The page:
The crew of the Sea Snake was a varied bunch, to say the least. It always had been, that was the way Corlys had forged it, a variety of experiences and expertise, but now, more than ever, it was eclectic. The large ship carried a full contingent of Daemon's forces, drawn from Westeros mercenaries and nobility. They were equipped more for fighting on the islands themselves than aboard the ship, and while some had lightened their armour and arms, many had not. While he wouldn't expect much for their chances should they be cast overboard, the unusual stopping power of fully armoured knights at sea, was certainly giving the Myrish pause. More than Westerosi supported Daemon, or had been hired with the wealth of House Velaryon, however. Sellswords, sailors and pirates from across the known world filled Daemon's forces, and, as the de-facto flagship of his fleet, the Sea Snake housed many of them. Many of their commanders, even those with their own ships, were aboard this day, as the Sea Snake sought out one of the piratical strongholds still loyal to the Three Daughters. Each wanted a claim of the loot. Corlys would just be happy to see the day done.
When another Myrish sellsword cried out in his own tongue, swinging over to challenge Corlys, the older man could do little more than groan, readying his blade again.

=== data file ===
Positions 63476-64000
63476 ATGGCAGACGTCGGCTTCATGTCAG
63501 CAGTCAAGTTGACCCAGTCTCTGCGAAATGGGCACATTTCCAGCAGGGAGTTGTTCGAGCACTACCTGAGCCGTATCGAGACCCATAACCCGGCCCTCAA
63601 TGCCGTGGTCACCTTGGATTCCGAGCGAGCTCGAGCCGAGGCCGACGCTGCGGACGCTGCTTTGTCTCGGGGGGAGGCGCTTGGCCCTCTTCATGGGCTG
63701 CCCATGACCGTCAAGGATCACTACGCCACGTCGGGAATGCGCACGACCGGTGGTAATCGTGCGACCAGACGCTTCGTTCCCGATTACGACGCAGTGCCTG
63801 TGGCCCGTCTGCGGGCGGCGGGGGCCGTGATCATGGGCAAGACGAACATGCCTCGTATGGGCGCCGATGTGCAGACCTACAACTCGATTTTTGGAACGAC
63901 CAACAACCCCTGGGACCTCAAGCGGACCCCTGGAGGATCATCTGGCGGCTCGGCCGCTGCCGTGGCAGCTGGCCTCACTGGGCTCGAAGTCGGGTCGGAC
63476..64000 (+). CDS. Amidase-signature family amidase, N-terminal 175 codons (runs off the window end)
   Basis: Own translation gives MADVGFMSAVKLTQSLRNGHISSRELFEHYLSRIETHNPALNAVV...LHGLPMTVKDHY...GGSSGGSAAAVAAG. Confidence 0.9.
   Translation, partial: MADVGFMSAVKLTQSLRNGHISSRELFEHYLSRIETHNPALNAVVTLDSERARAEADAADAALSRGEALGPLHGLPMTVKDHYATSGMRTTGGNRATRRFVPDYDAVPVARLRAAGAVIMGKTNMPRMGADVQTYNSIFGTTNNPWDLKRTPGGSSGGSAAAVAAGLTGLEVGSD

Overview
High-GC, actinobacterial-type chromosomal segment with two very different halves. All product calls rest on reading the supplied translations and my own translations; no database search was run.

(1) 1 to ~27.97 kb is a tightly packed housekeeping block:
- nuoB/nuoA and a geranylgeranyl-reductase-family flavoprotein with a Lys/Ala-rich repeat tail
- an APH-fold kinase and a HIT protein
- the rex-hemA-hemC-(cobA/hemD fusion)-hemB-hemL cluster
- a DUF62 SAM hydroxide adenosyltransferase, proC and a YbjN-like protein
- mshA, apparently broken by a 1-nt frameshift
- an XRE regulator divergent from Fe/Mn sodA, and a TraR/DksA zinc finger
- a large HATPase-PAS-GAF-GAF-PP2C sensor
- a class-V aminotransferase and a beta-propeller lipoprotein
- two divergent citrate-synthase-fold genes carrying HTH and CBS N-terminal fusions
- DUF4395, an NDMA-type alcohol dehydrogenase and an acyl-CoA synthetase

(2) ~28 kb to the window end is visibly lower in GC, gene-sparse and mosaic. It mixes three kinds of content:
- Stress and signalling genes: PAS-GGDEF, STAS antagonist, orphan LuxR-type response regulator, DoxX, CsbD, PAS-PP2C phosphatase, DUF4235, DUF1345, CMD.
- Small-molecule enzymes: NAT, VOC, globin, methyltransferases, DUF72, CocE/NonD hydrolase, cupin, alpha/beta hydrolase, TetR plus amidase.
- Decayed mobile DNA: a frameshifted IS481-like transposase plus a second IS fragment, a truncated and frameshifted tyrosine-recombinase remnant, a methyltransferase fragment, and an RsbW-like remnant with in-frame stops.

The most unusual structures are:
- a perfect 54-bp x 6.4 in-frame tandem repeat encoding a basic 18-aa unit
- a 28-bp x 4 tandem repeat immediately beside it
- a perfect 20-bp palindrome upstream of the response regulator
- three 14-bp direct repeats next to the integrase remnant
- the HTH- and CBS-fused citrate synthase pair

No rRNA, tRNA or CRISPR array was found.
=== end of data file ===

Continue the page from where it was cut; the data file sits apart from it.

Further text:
"Come on then, before the Seven take me standing here."
Preparations were well underway for the latest of King Viserys great celebrations. No doubt yet another futile attempt to mend the building divide within the royal family, but it was an effort at least the smallfolk and traders of the city appreciated. King's Landing had grown prosperous and more populous than it had ever been under the current King's reign, but this was never more true than when a tournament of note was planned. A tent city, some might say almost as large as the permanent one, sprawled outside the city walls, extending well into the city's uneven hinterland. The inns and brothels that King's Landing was almost 'most' famous for were filled to capacity and then some. The stench of Flea Bottom was never worse, although the influx of traders in the cities richer quarters, bringing all sorts of exotic smells with them, almost counteracted it for the wealthier inhabitants.
The mood of the city was generally positive, although cramped confines, free-flowing alcohol and the promise of the violent spectacle of the tourney invariably lead to an uptake in violence and crime. If Daemon Targaryen had left King's Landing with one positive before his exile, it was the Goldcloaks, who were at least able to keep a semblance of order thanks for the efforts of the King's brother in turning them into something other than a laughing stock.
Violence among the peasantry was hardly the greatest fear of the gentry, however. Many had noted the growing rift among the royals. At first, an increasing number of noble houses had maintained manses within the city simply to benefit from the produce of a peaceful realm, and to seek the able, if jovial, King's favour. Now, more and more remained within the capital to seek favour with either side, knowing that, however this conflict might be resolved, being 'friends' with the winner would certainly secure some boon in the future. At least it brought greater wealth and attention to the tourney.